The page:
4 Most Common Money Mistakes for Pre-RetireesSubmitted by 360Blue Financial Strategies on May 27th, 2022
Nearing retirement, your thoughts start to drift farther and farther away from the job at hand and closer to what you’ll be able to do in all that free time - catch up on some reading, enjoy an afternoon on the back nine or travel the world with your husband or wife. But as you get closer and closer to your retirement party, it’s important to stop and assess you and your spouses’ readiness for retirement. We’ve rounded up the four most common mistakes soon-to-be retirees make regarding their money, so you can prepare now to make your transition into retirement a bit smoother.
Mistake #1: Neglecting To Create a Retirement Plan
Interestingly enough, in a 2019 Retirement Confidence Survey, 8 in 10 retirees said they were feeling confident that they’ll have enough to live a comfortable retirement, yet only 42% (or 4 in 10) have actually attempted to calculate how much money they’ll need in retirement.1
The first (and one of the biggest) money mistakes any pre-retiree can make is not heading into retirement with a plan. Understanding how much you really need to retire before you reach retirement can give you time to adjust your savings strategies, portfolio allocations or insurance products. Additionally, it can help you and your spouse understand if your retirement expectations are going to be realistic or not.
Simply put, if you don’t understand how much you should have to retire comfortably, you won’t know if you’re on track.
Mistake #2: Waiting To Start Saving
Once you’ve created your retirement plan and discovered how much you and your spouse need for retirement, it may become clearer as to why you shouldn’t delay the savings process. And while putting away a couple thousand now might feel hard to do, it’s important to remember that due to the principle of compound interest, your couple thousand now could potentially turn into tens of thousands in retirement (depending how the markets perform, what you invest your money in, and how many years away you are from retirement). The best way to make this happen? Time. Give your money the years (or decades) it needs to collect interest and grow into what you’ll need in retirement.
Mistake #3: Underestimating Healthcare Long-Term Care Costs
Those between the ages of 65 and 74 spend an average of $5,956 in healthcare costs annually, not including any type of long-term care.2 Whether that sounds like a lot to you or not, the number can certainly add up over time and eat into your retirement savings, especially if an unexpected injury or illness occurs.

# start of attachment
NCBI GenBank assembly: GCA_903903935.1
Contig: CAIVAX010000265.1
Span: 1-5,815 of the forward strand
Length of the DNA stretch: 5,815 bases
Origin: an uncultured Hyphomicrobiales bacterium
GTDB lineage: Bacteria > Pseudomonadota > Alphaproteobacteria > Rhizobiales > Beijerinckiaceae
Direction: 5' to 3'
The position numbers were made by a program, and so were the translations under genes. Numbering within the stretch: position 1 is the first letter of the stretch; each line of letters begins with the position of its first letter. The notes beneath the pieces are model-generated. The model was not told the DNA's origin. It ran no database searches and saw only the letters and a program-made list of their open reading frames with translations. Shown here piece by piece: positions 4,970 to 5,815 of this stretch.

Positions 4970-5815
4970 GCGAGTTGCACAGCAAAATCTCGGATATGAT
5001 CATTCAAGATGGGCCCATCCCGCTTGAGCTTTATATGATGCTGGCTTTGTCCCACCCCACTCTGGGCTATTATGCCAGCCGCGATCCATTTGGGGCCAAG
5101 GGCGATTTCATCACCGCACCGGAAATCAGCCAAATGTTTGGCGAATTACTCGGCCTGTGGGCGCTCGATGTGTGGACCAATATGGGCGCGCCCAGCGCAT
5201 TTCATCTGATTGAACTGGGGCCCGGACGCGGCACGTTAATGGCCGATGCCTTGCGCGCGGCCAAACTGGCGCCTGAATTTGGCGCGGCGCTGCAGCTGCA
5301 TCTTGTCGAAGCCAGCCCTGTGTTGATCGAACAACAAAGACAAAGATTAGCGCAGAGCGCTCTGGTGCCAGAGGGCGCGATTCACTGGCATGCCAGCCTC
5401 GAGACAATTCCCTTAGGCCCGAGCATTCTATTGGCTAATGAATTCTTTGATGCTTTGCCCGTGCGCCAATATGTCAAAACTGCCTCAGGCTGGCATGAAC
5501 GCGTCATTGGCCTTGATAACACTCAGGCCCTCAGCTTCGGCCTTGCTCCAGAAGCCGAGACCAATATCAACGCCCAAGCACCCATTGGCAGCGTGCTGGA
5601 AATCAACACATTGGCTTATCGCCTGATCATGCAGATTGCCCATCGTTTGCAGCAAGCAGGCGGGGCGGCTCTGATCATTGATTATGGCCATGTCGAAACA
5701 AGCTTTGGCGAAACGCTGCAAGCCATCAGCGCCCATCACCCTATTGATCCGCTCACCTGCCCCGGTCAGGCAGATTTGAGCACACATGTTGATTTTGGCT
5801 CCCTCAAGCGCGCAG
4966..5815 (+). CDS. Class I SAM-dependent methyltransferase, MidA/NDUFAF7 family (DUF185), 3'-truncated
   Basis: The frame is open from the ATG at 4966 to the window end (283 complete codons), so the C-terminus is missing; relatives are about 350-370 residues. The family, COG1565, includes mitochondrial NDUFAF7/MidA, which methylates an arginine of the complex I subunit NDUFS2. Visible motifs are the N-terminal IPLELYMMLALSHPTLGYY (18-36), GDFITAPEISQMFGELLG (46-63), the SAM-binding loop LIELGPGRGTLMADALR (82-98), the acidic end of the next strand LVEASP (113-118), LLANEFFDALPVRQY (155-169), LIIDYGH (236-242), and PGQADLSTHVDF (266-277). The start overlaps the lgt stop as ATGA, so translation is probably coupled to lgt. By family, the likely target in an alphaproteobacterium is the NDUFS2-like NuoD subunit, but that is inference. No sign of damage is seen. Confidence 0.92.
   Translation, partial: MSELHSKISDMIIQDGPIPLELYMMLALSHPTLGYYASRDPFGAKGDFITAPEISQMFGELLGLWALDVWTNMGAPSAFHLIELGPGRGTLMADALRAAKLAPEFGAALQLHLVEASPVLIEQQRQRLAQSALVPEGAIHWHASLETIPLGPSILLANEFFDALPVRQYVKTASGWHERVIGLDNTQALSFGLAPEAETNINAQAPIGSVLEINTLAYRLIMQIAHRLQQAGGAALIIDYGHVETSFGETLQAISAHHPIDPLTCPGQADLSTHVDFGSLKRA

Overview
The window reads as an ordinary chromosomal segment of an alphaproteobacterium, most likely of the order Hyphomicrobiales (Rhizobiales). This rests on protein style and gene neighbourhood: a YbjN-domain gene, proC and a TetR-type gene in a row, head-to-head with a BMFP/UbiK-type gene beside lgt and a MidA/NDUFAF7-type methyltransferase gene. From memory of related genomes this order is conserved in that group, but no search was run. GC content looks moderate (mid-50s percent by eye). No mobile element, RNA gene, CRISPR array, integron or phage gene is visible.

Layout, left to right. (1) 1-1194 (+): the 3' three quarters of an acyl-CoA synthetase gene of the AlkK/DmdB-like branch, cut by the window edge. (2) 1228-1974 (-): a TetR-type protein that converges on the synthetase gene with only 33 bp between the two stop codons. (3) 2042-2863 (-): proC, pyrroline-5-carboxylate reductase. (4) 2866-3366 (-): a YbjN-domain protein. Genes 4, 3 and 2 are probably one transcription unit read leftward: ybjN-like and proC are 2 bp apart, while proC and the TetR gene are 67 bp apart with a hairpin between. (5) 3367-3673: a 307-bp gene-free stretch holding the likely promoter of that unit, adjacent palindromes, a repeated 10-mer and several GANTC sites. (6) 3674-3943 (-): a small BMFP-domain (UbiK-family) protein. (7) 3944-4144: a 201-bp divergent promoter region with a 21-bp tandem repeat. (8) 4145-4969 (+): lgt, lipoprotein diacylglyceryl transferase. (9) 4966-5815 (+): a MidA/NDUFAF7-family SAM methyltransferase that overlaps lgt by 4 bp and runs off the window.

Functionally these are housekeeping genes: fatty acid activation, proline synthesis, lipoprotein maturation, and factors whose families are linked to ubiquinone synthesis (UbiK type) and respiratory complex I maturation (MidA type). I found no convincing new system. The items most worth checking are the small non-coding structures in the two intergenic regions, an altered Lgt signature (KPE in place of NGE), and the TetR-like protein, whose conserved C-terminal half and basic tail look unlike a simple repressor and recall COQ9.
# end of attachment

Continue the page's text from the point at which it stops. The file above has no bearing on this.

One way to help with the costs of healthcare is to understand your Medicare coverage and supplemental plan options. For every full 12-month period that you wait to sign up for Medicare upon becoming eligible, you face a 10% penalty that gets added on to the standard premium. This penalty on the premium will have to be paid every year that you choose to use Medicare.3
Mistake #4: Underutilizing Tax-Advantaged Accounts
Never underestimate the impact taxes can have on your income now and through retirement. Both traditional and Roth IRA and 401(k) options can provide tax-advantaged opportunities that can make a difference in your retirement savings. Traditional retirement accounts reduce the amount of taxable income for the year they are created. For example, if your income is $60,000 but you put $4,000 into a traditional IRA, your taxable income for the year drops to $56,000. Roth IRA contributions are still taxed as part of your income for the year they’re added into the account, but then they are withdrawn from the account tax-free during retirement.
And if you haven’t heard, the IRS raised the contribution maximum for employer-sponsored retirement accounts in 2019 from $18,500 to $19,000 a year and IRA contributions from $5,500 to $6,000 a year for individuals under 50.4 That makes now an opportune time to begin catching up on your retirement plan contributions if you’ve found yourself falling behind in recent years.
Preparing for retirement can bring about a mix of emotions - excitement to leave the workforce and anxiety about affording your ideal standard of living, just to name a few. Putting in the work now to help avoid common retirement pitfalls could mean creating more confidence as you and your spouse look forward to enjoying your years of freedom ahead.
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Material discussed is meant to provide general information and it is not to be construed as specific investment, tax or legal advice. All investing involves risk and there is no guarantee that any investment strategy will be successful. Withdrawals from a Traditional IRA prior to age 59 ½ will be subject to ordinary income tax and may also incur a 10% penalty tax unless an exception applies. Contributions to a Roth IRA are subject to income limitations. You may take nontaxable withdrawals from a Roth IRA if you are at least 59 ½ and the account has been held at least 5 years. Otherwise, earnings withdrawn may be subject to ordinary income tax and a 10% penalty.